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Thursday, 20 April 2017

BHW Report 2016 on NCDs: challenges and recommendations

Non-communicable diseases (NCD) constitute a major challenge for the low- and middle-income (LMIC) countries.  Globally, the NCDs are receiving increasing attention from the policy-makers and practitioners, as reflected in the new 3.4  Sustainable Development Goals (SDG) target (“reduce mortality from NCDs and promote mental health”). The LMICs like Bangladesh are fast undergoing “epidemiological transition”, thanks to the spectacular success of modern medical science, substantial control of the communicable diseases from improved water and sanitation, and economic development. So far so good! But, the flip side of the coin is that these countries are becoming “old before they are rich”, and burdened with the rapid rise of non-communicable diseases (NCDs). Bangladesh is no exception. This is posing a major challenge to its existing health systems (primarily geared to address communicable diseases of women and children) as the government is yet to pick up the momentum for the ever expanding needs for policies and plans, services, and infrastructures for preventing NCDs.

Bangladesh Health Watch, a civil society initiative since 2006, is producing analytical reports on issues related to improvement of the health system from a critical perspective, and do the relevant advocacy activities. So far, five reports on equity (BHW, 2006), health workforce (BHW, 2007), governance (BHW, 2009), universal health coverage (BHW, 2011), and urban health (BHW, 2014) have been published. In 2016, this emerging problem of NCDs for health and health system of Bangladesh in the era of the SDGs is taken up for analysis and discussion. We limited our inquiry to the four major NCDs responsible for major chronic disease burdens e.g., cardiovascular diseases, diabetes, cancer, and chronic respiratory diseases. Each NCD is discussed critically around four central themes: current epidemiology and prevalence of risk factors, existing policies and strategies including challenges of implementation, inventory of ongoing NCD programmes and finally, an assessment of the current health infrastructure preparedness vis-a-vis addressing the challenge of NCD management in the coming years. Based upon these, challenges are identified and recommendations made for addressing the NCD agenda in Bangladesh in the context of universal health coverage and SDGs.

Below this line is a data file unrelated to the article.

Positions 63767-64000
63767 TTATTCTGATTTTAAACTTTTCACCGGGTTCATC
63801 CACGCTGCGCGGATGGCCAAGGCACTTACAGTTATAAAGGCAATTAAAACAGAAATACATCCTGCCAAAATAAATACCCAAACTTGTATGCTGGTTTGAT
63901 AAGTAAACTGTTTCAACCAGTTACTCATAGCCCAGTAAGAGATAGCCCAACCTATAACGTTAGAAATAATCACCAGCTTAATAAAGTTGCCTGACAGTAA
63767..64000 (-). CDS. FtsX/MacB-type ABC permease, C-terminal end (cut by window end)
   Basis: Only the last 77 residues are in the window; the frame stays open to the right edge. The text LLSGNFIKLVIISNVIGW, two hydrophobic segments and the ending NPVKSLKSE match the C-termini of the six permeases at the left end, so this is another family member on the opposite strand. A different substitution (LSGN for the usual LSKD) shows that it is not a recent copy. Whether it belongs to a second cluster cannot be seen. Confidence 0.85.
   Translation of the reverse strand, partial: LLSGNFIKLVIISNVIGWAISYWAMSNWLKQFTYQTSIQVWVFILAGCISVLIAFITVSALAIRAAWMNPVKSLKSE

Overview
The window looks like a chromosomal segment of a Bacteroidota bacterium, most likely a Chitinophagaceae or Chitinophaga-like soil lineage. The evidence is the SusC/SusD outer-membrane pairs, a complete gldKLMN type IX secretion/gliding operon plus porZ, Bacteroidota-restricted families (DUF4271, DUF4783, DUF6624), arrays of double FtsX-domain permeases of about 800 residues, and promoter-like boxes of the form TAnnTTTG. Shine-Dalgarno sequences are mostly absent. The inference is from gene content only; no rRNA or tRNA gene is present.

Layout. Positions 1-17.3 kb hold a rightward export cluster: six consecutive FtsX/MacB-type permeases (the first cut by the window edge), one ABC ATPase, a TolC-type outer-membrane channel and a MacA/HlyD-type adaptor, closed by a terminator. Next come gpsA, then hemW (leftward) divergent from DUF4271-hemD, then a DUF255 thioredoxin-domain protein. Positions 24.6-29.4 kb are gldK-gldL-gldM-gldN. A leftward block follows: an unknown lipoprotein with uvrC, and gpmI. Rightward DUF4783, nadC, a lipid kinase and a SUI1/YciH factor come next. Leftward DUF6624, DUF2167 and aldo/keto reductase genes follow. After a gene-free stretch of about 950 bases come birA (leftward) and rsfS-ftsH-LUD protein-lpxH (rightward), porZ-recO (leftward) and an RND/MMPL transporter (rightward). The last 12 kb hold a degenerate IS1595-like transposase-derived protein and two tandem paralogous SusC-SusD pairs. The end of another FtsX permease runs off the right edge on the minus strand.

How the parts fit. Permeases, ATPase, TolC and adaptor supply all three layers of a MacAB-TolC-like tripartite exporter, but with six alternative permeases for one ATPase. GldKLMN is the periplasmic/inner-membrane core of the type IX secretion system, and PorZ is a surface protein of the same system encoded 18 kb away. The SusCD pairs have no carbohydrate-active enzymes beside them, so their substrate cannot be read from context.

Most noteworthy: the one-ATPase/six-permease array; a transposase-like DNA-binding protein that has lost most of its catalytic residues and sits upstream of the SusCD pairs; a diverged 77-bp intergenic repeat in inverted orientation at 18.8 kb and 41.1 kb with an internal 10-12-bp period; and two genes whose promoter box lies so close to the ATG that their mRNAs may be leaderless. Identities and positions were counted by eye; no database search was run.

Given the current scenario regarding the policies, strategies and programmes on NCDs, the following challenges are identified for a comprehensive approach to address NCDs in future:
1) Mainstreaming NCD service provision at the PHC level: emphasizing prevention based on modifiable risk factors through lifestyle changes
2) Absence of regulatory framework and lack of coordination at the national level
3) Lack of robust database at national level for NCD surveillance and monitoring, incorporating common data from rural and urban areas as well as public, for-profit private and other non-state sectors

To address these challenges, five recommendations/action points are made for immediate action:
1) Build awareness on the extent and importance of the NCDs at present and in near future and its linkage to poverty alleviation, economic development and achieving UHC at the policy, practitioners, and the community level.
2) Develop an integrated, multi-sectoral approach to prevent and manage NCDs, with government, especially the MoHFW, in the stewardship role.
3) Strengthen the current health systems at all levels to address NCDs with a focus on developing human and physical capacity at the PHC level for preventive services to affect modifiable NCD risk factors, and screening for early diagnosis and treatment including follow-up services for identified cases.
4) Establish a comprehensive surveillance system and registry for the four major NCDs at the national level including monitoring and evaluation of NCD programmes, both on-going and the future ones.
5) Generate evidence for delivering preventive and curative NCD services effectively and efficiently, keeping equity and universal coverage in focus.
In conclusion, a ‘concerted, strategic, and multi-sectoral policy approach’ is essential for dealing with the emerging epidemic of NCDs in Bangladesh. The quicker we understand and appreciate this, and mobilize our energy for actions, the better for the health of the country.

Source: forthcoming Bangladesh Health Watch Report 2016 on NCDs

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